FDA Committee Examines Cancer Risks Linked to Power Morcellation

An FDA advisory committee began meeting today, to review the risk of spreading cancer associated with power morcellation for uterine fibroid removal, and how the device may be safely used during minimally invasive hysterectomy and myomectomy procedures.

The meeting of the Obstetrics and Gynecology Devices Advisory Committee is being held today and tomorrow, following an FDA warning earlier this year that urged doctors to stop using laparoscopic power morcellators to remove uterine fibroids, due to the risk that some women may have unsuspected sarcoma in the uterus.

Power morcellators are medical devices used to cut up the uterus or uterine fibroids into small pieces, allowing the surgeons to remove the tissue through a small incision in the abdomen. However, for women with unsuspected sarcoma, power morcallation of uterine fibroids may cause cancerous cells to be spread throughout their body, quickly resulting in advanced stage cancer.

Learn More About

Morcellation Lawsuits

Power morcellators used during a laparoscopic hysterectomy or uterine fibroid surgery may cause the spread of aggressive cancer.


On April 17, the FDA issued a safety communication warning about the cancer risks with power morcellation, indicating that it would convene a public meeting of their Obstetrics and Gynecological Medical Device Advisory Committee to discuss (a) what role laparoscopic power morcellation should play in the treatment of uterine fibroids, (b) whether surgical techniques or accessories, such as tissue collection bags, may reduce the risk of spreading cancer and (c) whether stronger warnings about the cancer risks should be required for laparoscopic power morcellators.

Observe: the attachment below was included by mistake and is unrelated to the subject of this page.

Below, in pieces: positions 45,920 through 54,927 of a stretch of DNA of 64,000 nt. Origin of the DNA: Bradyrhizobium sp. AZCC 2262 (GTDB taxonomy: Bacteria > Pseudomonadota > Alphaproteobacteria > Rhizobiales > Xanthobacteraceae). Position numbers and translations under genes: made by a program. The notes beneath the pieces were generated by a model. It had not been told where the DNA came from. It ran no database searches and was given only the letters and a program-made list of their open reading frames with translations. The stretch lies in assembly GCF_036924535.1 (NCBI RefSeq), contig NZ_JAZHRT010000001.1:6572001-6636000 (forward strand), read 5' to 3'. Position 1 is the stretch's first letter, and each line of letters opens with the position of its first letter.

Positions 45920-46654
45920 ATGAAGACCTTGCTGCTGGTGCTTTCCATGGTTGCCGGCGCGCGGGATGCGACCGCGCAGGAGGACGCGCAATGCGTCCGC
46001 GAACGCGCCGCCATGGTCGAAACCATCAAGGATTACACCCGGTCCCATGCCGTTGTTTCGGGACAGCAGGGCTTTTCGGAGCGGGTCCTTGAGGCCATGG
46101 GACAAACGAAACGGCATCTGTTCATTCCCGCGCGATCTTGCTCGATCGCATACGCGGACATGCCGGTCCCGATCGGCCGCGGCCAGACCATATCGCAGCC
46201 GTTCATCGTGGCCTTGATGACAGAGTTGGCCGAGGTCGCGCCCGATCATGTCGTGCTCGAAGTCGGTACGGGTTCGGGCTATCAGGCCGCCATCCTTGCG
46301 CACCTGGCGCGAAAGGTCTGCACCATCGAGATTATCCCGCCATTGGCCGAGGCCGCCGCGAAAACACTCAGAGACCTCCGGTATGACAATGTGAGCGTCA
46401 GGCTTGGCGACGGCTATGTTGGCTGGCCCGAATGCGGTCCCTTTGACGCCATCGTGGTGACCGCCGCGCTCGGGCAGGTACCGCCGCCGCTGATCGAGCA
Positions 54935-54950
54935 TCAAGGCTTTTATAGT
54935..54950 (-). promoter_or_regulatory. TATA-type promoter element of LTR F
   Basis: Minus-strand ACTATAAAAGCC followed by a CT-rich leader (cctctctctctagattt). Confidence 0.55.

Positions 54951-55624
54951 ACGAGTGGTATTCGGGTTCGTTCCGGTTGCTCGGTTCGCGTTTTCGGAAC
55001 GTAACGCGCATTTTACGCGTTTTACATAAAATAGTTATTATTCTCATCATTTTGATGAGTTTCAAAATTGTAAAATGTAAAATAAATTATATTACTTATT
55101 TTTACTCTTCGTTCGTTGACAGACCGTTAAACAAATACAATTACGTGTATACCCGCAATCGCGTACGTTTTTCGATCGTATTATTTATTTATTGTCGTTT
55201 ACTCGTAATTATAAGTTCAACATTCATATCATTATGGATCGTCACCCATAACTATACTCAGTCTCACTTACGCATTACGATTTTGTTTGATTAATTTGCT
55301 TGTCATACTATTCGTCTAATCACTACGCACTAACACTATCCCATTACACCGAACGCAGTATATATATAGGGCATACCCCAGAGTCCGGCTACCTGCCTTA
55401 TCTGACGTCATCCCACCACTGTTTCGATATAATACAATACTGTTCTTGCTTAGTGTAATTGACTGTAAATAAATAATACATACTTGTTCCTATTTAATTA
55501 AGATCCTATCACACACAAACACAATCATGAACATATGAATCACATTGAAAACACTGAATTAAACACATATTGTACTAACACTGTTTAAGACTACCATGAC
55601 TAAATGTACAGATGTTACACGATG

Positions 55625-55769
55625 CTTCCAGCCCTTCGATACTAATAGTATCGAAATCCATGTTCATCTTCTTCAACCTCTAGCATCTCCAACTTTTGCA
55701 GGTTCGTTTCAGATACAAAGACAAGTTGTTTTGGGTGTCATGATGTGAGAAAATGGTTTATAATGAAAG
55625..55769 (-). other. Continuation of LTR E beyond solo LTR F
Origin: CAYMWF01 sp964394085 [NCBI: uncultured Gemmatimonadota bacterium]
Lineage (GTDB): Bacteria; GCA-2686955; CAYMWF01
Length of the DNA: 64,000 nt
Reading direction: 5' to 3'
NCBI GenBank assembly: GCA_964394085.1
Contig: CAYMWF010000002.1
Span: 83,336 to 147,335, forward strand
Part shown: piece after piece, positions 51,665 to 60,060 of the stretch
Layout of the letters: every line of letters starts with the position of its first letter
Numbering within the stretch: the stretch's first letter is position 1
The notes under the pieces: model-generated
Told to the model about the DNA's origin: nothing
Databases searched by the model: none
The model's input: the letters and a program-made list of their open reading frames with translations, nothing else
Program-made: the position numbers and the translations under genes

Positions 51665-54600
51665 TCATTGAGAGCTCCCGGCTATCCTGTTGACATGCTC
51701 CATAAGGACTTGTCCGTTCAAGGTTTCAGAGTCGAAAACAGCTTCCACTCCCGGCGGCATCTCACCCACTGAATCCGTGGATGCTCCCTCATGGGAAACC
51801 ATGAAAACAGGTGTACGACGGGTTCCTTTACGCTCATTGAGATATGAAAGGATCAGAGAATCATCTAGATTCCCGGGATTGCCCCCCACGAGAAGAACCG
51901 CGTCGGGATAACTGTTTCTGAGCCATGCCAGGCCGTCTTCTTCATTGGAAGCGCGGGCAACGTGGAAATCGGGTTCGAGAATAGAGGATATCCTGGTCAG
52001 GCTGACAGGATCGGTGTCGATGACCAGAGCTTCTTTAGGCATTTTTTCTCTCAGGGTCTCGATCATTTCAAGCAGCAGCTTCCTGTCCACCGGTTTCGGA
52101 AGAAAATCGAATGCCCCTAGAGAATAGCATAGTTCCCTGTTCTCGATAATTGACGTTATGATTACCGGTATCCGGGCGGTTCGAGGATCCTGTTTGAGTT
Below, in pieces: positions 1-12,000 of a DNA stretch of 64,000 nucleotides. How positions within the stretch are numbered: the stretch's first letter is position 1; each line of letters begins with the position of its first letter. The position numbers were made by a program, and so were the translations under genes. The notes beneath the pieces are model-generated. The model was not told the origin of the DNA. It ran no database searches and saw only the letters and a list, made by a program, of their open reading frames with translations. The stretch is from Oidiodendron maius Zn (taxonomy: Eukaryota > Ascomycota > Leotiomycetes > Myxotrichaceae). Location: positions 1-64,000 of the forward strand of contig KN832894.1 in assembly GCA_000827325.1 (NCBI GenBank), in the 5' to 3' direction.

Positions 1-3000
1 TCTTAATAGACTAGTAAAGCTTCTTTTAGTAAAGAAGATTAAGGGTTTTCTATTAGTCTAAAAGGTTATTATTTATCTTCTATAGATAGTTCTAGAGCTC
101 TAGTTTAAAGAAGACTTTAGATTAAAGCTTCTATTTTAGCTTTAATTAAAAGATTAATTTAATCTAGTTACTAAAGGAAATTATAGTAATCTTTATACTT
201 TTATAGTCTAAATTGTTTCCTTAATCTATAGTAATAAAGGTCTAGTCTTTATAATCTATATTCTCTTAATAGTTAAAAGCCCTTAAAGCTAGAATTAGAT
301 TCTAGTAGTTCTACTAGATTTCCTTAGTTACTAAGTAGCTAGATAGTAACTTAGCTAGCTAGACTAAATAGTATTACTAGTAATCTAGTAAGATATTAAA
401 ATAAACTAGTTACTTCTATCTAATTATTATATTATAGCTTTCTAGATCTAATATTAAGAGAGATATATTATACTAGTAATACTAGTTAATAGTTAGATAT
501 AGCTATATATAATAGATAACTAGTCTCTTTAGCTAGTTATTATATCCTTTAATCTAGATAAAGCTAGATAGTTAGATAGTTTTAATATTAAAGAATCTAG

The FDA prepared an executive summary (PDF) of its current findings for the committee, laying out the data that led the agency to conclude that power morcellation during uterine fibroid removal was too risky.

“Recent discussions within the patient and clinical communities as well as the peer-reviewed literature have raised awareness of the risk of spreading unsuspected cancerous tissue beyond the uterus when LPMs are used during surgeries intended to treat benign fibroids,” the FDA summary notes. “This iatrogenic dissemination of malignant tissue may result in the ‘upstaging’ of a tumor, thereby worsening a patient’s prognosis and likelihood for long-term survival.”

The FDA found that approximately 1 in 350 women who undergo a hysterectomy or myomectomy to remove uterine fibroids has uterine sarcoma that has not been diagnosed. About 1 in 500 have the more deadly leiomyosarcoma. With no reliable way to detect the cancers before the fibroids are removed, many hospitals have stopped using laparoscopic power morcellators.

According to the advisory committee’s agenda (PDF) posted before the start of the meetings, today’s sessions will include a general introduction to uterine fibroids, information on surgical options available for women experiencing symptoms associated with fibroids, radiological considerations in uterine fibroid disease and an overview of uterine sarcomas.

Following panel deliberations and discussion later this afternoon, the meetings are expected adjourn this evening around 6:00 p.m.

Tomorrow the meeting will feature an open public hearing, with presentations from medical professional societies, patient advocacy and research groups, as well as public presenters.